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Arej v. Sessions

United States Court of Appeals, Seventh Circuit

March 28, 2017

Deng Arej, Petitioner,
Jeff Sessions, Attorney General of the United States, Respondent.

          Argued March 1, 2017

         Petition for Review of an Order of the Board of Immigration Appeals. No. A094-549-699.

          Before Posner, Sykes, and Hamilton, Circuit Judges.

          POSNER, Circuit Judge.

         The Sudan is a very large region in northeastern Africa, the site of a number of ancient civilizations that flourished along the Nile. It became an independent nation in 1956 (before that it had been controlled by Britain and Egypt), but since 2011 it has accommodated two nations-the Republic of the Sudan and the Republic of South Sudan. Until 2011, when the southern half of the nation broke away to form the Republic of South Sudan, the Sudan was the largest nation in Africa.

         The population of the Republic of the Sudan is almost entirely Muslim, whereas most of the population of the Republic of South Sudan practices Christianity or African traditional religion. The religious difference between the two nations is germane to this immigration case, as we'll see.

         The petitioner, Deng Arej, was born in South Sudan before it was an independent nation, and was sent as a child to live in the northern part of Sudan because his parents were afraid that if he remained in the south he'd be drafted into the south's army as a child soldier. When relocated to the north he concealed both his Christian faith and his southern ethnicity to avoid being killed by northern soldiers. Later, fearing that he would be drafted into the northern army, he fled to Egypt. He was admitted to the United States as a refugee in 2005. Though a native of South Sudan, now as we said an independent nation, he remains a citizen of the Republic of the Sudan.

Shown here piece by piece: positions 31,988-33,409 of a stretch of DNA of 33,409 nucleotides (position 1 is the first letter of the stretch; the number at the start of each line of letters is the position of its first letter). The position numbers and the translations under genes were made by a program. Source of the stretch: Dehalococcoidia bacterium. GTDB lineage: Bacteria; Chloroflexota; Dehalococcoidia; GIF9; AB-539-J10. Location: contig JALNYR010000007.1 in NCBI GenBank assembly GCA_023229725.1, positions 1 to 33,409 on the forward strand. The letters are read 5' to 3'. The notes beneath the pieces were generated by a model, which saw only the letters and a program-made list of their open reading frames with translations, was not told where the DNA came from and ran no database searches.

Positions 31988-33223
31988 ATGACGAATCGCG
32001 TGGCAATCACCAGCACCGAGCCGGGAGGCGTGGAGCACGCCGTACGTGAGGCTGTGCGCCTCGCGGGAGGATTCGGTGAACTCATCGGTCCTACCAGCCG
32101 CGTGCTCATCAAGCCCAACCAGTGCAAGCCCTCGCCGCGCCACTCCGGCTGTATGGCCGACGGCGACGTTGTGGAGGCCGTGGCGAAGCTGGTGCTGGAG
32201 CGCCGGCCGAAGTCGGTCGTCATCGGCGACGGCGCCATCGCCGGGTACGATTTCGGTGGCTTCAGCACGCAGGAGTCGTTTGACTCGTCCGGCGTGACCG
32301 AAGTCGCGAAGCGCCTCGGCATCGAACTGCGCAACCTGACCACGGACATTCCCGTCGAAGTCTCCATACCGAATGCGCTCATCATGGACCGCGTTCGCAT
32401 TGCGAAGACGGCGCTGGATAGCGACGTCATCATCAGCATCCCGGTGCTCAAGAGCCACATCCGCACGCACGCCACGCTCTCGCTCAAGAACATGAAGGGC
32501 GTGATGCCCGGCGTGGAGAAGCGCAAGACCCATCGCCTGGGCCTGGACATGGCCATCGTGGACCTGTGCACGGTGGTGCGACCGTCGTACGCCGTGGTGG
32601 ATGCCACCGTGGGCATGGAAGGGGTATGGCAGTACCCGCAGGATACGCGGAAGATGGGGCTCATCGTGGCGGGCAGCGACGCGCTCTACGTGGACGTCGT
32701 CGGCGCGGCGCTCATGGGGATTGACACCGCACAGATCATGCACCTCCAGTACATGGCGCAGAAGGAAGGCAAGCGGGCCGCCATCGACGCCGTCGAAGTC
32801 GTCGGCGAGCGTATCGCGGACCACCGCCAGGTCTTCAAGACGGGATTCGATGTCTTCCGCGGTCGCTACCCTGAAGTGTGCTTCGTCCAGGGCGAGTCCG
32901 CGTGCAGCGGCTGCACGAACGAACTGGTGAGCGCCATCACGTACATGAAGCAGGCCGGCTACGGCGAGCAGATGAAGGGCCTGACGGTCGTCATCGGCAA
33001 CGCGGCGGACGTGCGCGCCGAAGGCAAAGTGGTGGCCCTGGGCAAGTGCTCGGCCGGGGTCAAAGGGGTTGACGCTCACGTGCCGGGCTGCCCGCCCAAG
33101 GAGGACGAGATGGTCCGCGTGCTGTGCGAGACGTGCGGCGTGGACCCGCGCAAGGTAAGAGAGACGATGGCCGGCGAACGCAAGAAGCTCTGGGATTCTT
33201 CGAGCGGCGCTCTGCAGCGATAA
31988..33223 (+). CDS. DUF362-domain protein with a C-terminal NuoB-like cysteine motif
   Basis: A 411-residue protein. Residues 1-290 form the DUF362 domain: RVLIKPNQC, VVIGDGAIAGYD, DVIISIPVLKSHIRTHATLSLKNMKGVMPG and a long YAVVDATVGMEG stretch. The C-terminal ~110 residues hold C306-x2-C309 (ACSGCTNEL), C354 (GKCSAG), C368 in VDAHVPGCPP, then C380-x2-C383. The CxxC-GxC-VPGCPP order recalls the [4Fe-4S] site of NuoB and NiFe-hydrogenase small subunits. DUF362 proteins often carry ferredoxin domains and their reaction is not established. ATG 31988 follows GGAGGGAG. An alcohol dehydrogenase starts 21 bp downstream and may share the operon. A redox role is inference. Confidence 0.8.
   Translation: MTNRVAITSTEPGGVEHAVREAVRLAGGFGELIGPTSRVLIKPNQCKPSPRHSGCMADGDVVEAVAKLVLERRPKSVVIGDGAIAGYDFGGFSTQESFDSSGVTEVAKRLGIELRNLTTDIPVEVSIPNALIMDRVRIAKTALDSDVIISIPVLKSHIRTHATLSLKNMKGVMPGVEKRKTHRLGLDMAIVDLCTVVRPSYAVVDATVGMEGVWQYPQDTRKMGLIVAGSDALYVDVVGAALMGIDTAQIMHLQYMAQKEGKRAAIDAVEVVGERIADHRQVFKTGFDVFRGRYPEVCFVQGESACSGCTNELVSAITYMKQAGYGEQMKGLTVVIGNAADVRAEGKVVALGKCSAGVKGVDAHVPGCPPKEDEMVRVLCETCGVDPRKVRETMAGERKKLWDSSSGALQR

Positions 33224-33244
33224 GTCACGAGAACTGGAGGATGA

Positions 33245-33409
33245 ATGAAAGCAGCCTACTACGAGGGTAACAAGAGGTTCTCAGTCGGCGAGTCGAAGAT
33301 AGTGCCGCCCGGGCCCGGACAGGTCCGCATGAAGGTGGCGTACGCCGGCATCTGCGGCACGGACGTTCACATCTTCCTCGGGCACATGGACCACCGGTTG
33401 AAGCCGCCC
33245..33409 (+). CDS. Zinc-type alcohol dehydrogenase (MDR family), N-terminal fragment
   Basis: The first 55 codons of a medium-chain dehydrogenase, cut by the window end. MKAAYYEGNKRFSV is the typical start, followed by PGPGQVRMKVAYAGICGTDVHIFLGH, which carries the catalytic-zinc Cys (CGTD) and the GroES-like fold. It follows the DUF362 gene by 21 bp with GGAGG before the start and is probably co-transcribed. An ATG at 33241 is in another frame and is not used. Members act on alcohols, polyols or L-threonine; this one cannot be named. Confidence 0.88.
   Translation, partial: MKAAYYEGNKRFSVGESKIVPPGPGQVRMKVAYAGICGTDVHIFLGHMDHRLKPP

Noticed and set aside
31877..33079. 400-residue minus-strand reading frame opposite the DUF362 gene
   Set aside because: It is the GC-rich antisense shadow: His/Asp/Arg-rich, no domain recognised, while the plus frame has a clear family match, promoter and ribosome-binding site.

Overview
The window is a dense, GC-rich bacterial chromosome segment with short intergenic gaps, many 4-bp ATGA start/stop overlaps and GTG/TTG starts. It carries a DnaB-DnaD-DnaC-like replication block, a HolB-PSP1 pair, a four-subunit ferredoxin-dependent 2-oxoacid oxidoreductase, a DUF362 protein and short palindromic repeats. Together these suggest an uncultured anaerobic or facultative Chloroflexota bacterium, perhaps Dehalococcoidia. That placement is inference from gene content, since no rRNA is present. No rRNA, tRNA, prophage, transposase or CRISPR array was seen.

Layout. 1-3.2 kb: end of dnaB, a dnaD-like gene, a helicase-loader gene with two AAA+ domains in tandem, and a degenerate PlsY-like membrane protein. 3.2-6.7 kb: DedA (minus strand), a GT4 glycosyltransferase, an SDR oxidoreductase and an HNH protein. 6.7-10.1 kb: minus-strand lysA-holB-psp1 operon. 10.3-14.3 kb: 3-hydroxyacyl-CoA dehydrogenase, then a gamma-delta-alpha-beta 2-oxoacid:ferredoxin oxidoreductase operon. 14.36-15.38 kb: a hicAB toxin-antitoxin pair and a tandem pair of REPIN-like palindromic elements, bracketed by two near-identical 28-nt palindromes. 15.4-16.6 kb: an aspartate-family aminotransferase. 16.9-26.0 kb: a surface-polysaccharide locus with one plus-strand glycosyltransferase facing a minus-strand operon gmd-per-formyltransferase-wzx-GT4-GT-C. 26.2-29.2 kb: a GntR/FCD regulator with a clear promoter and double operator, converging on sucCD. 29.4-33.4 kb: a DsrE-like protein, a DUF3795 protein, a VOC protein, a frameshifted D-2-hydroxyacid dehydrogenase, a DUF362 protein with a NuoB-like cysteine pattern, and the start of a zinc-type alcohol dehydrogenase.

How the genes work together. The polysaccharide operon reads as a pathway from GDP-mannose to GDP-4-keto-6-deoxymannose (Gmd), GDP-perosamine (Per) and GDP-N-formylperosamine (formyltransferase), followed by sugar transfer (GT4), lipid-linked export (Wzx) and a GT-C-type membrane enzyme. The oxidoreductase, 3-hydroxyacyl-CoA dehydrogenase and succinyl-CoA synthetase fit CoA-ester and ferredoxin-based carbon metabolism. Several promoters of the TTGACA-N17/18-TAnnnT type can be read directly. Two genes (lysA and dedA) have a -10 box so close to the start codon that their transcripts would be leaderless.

Once in the United States, Arej committed a series of assaults (one in a fight that resulted in a death, although he was not convicted of murder) and was sentenced to two years in prison. In April 2014, after he completed his prison sentence, an immigration judge ordered him removed (i.e., deported) to the Republic of the Sudan. He might have preferred to be removed to South Sudan, now that it's an independent nation, as he is of South Sudanese origin and a Christian-but the record does not say which nation he prefers: probably, as we'll see, neither. There have been previous removals of Sudanese immigrants, but it is unclear how many of them were removed to the northern republic and how many to the southern, and how many removed to one of the two countries moved or tried to move to the other.

         In January 2015, awaiting removal more than eight months after having been ordered removed, Arej sought U.S. asylum on the ground that South Sudan (to which he may have intended to move from the Republic of the Sudan were he removed to that republic) was "increasingly volatile and dangerous" and by May 2014 on the brink of civil war. And as he wasn't even a citizen of the country, he might be unable to obtain protection from its government. He may have thought it obvious that he shouldn't be removed to the north either, in view of his vulnerability to persecution there, being Christian; in any event he was opposing, on plausible grounds, removal to either country.